The artist and his friends are virtually the only subjects of his photographs. They are all young and beautiful to boot. They are exploring their bodies, their identities, their sexuality and their surroundings. In their obvious curiosity they are pushing boundaries. In many ways, the images remind me of the early work of Ryan McGinley, but also of series made by Ren’s contemporaries Synchrodogs. The location for Ren’s pictures seems irrelevant. They are taken in studios, in somebody’s home, or outdoors. Apparently the urge to photograph right here right now decides the location of the shoot rather than specific ideas about a particular scene. When I probed Ren about his working methods, he simply answered that he photographs wherever and whenever he can.
Throughout Ren’s entire body of work, people play a predominant role. But increasingly, swans, peacocks, and other birds, but also fish, octopi, cats, snakes, salamanders sneak into the pictures. They feature as absurd accessories for the models, as does food in the form of raw eggs, strawberries, red berries and cherries. Flowers, trees and potted plants are also used more and more as props. Fluids features heavily as well, either in the form of urine, baths, showers, lakes or acquaria. The use of animals is slightly reminiscent of Roger Ballen’s Shadow Chamber and Outland, where they play an equally absurd and alienating role. The explicit exploration of genitals reminds the viewer of the Diary photographs by Araki. But as opposed to the latter’s, Ren’s pictures are far too orchestrated to be candid. More importantly, they look far too stilted to be considered pornographic.
So it begged the question: have we perhaps become too used to photographers always being able to describe their working methods, their concepts, their vision?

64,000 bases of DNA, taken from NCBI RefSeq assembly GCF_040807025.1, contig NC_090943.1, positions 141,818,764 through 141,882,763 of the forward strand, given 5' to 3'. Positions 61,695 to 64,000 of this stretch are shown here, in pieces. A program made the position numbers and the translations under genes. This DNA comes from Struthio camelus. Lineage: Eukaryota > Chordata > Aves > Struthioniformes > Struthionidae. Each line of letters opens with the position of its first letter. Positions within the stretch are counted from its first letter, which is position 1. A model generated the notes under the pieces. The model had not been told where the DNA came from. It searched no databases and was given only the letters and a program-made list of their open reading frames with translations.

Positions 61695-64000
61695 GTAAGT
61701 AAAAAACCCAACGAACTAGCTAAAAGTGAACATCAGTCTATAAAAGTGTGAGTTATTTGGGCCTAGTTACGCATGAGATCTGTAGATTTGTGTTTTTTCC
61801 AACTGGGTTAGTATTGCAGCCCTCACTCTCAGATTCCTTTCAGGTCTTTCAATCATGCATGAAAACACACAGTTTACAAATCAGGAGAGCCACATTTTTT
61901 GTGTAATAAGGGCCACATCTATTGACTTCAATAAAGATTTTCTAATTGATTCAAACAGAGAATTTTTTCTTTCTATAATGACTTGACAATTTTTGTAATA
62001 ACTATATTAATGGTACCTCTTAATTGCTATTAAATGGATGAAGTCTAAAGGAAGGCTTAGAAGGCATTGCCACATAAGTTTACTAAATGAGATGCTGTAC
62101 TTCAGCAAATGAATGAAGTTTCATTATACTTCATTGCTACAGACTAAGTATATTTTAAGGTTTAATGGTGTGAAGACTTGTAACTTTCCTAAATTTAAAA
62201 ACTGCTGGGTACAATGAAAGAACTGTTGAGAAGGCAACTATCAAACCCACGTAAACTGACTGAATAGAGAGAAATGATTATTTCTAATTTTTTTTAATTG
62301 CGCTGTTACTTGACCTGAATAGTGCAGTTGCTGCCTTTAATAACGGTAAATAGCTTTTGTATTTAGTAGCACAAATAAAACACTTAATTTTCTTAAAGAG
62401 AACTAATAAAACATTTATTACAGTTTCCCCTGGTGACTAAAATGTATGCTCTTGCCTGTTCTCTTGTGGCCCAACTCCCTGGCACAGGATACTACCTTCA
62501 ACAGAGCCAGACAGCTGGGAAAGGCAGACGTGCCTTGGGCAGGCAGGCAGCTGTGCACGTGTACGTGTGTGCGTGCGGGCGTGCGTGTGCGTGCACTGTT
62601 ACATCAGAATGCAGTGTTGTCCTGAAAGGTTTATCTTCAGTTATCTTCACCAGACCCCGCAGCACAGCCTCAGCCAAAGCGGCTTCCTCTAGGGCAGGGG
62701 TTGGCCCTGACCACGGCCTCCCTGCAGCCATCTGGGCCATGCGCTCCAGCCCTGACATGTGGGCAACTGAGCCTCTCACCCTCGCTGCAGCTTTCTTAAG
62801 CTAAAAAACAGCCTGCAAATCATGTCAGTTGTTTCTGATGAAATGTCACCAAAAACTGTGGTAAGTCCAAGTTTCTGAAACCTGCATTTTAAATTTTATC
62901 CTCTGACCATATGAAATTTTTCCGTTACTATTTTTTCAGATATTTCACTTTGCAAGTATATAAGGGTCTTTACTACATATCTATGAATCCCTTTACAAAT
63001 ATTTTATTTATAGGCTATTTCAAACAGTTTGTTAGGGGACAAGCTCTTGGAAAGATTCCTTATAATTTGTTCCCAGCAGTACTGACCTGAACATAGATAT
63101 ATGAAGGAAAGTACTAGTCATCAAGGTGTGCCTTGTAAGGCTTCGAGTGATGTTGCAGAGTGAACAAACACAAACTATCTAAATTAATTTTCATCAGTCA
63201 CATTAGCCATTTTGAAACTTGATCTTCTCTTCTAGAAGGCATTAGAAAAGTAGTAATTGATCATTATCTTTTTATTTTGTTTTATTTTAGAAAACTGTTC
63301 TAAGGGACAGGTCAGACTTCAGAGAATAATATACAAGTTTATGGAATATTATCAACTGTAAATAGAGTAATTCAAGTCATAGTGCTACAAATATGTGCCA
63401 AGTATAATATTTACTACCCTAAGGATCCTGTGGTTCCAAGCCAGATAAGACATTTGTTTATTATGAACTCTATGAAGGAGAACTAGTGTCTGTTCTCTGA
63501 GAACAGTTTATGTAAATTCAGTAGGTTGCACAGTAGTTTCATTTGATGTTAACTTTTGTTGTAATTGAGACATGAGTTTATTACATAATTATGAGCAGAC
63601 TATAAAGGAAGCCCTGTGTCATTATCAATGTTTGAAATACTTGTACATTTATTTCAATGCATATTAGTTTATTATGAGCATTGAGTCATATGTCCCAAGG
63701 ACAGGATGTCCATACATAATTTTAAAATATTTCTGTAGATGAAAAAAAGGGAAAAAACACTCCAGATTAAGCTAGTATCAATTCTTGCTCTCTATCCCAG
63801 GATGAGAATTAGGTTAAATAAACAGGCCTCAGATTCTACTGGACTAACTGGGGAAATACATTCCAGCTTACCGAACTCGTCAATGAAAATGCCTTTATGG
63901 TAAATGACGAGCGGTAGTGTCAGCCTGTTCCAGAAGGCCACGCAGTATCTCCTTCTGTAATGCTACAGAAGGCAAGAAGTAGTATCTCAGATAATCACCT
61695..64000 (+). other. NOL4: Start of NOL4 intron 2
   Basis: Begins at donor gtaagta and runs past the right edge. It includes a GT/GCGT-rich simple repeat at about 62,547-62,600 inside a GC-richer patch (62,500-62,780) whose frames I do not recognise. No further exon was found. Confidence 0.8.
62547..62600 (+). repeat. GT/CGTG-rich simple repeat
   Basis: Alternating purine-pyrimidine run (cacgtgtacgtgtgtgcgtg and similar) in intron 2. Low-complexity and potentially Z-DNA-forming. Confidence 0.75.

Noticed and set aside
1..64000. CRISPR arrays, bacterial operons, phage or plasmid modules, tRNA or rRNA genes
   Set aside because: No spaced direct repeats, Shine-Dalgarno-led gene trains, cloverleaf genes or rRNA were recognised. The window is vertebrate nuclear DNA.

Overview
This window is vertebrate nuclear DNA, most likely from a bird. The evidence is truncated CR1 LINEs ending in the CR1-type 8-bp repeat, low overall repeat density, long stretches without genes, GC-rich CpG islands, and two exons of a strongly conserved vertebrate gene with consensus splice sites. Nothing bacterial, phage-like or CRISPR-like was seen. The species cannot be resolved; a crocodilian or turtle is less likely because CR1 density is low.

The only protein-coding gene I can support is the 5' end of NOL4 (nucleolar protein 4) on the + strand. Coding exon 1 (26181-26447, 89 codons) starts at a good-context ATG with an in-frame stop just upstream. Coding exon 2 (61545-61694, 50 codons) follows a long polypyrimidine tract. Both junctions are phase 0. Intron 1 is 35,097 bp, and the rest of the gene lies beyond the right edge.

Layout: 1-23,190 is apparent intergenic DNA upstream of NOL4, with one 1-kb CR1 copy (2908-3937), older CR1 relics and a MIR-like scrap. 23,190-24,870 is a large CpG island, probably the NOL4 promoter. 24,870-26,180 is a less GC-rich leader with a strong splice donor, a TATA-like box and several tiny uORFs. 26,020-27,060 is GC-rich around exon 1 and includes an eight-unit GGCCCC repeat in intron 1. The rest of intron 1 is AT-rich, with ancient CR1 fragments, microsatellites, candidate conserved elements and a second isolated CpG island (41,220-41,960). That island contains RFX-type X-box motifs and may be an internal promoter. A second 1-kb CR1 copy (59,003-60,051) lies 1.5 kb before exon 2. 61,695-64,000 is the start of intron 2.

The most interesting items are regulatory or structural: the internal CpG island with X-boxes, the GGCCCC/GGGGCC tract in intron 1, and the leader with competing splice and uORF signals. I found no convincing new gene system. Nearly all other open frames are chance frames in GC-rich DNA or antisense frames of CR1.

In other interviews much is made of the fact that Ren is regularly censored by the Chinese government. It is true that his websites and his social media accounts are regularly suspended, his exhibitions closed down, and his publications pulped. But whereas government censorship is undoubtedly something he needs to factor into his art practice, I am not convinced that beating the censors is his ultimate goal. If anything, his imagery seems too self-centred for that. This is even more apparent in his poetry. He confirmed this when he stated that of course there were problems in his home country with censorship, but that he simply did not care. Ren’s aims may be to subvert moral standards, to kick against the pricks, but advocating the overhaul of the current regime is not the message inherent in his work.
Despite his avowed lack of plans for the future, I feel that Ren’s work is taking a significant turn towards maturity in his recent collaboration with his mother. At first sight, he treats her as if she is yet another young and beautiful person to be photographed. He places her in just as many compromising situations, positions her in equally contorting postures and dresses her in similar sexy attire as many of his models. But it cannot be but different, because his mother is obviously a mature woman. Perhaps I am reading too much in the pictures, but his mother appears to be operating on a far more equal level to the artist than his younger models are. The series reminded me a lot of the photographic pieces made by Leigh Ledare with his mother, who also actively appropriated and designed a role for herself. However, when I asked Ren Hang if he knew Ledare’s project, he replied that he was unfamiliar with the latter’s work.
Nonetheless, after seeing this confident, strong and mature woman oozing personality in Ren’s work, it becomes clear that the artist’s younger models simply do not yet have the gravitas, the life experience to stand up to her. More importantly, by knowing that this is the artist’s mother, makes the imagery slightly disturbing to look at. After all, every man wants to marry his mother and kill his father. Or so the Greek myth of Oedipus tells us.
Ren Hang (b. Changchun, Jilin Province, 1987) is a photographer and poet based in Beijing. His work has been exhibited worldwide, including at Ostlicht Gallerie in Vienna, Three Shadows Photographic Art Center in Bejing and Groninger Museum in Groningen. He has published a dozen books to date. His commercial work is printed in magazines such as Vice Austria, GQ and Purple Fashion Magazine. His work is also included in the collections of institutions such as the Multimedia Arts Museum Moscow and Three Shadows Photographic Arts Center in Beijing.
This essay was previously published in Of the Afternoon Magazine issue no. 7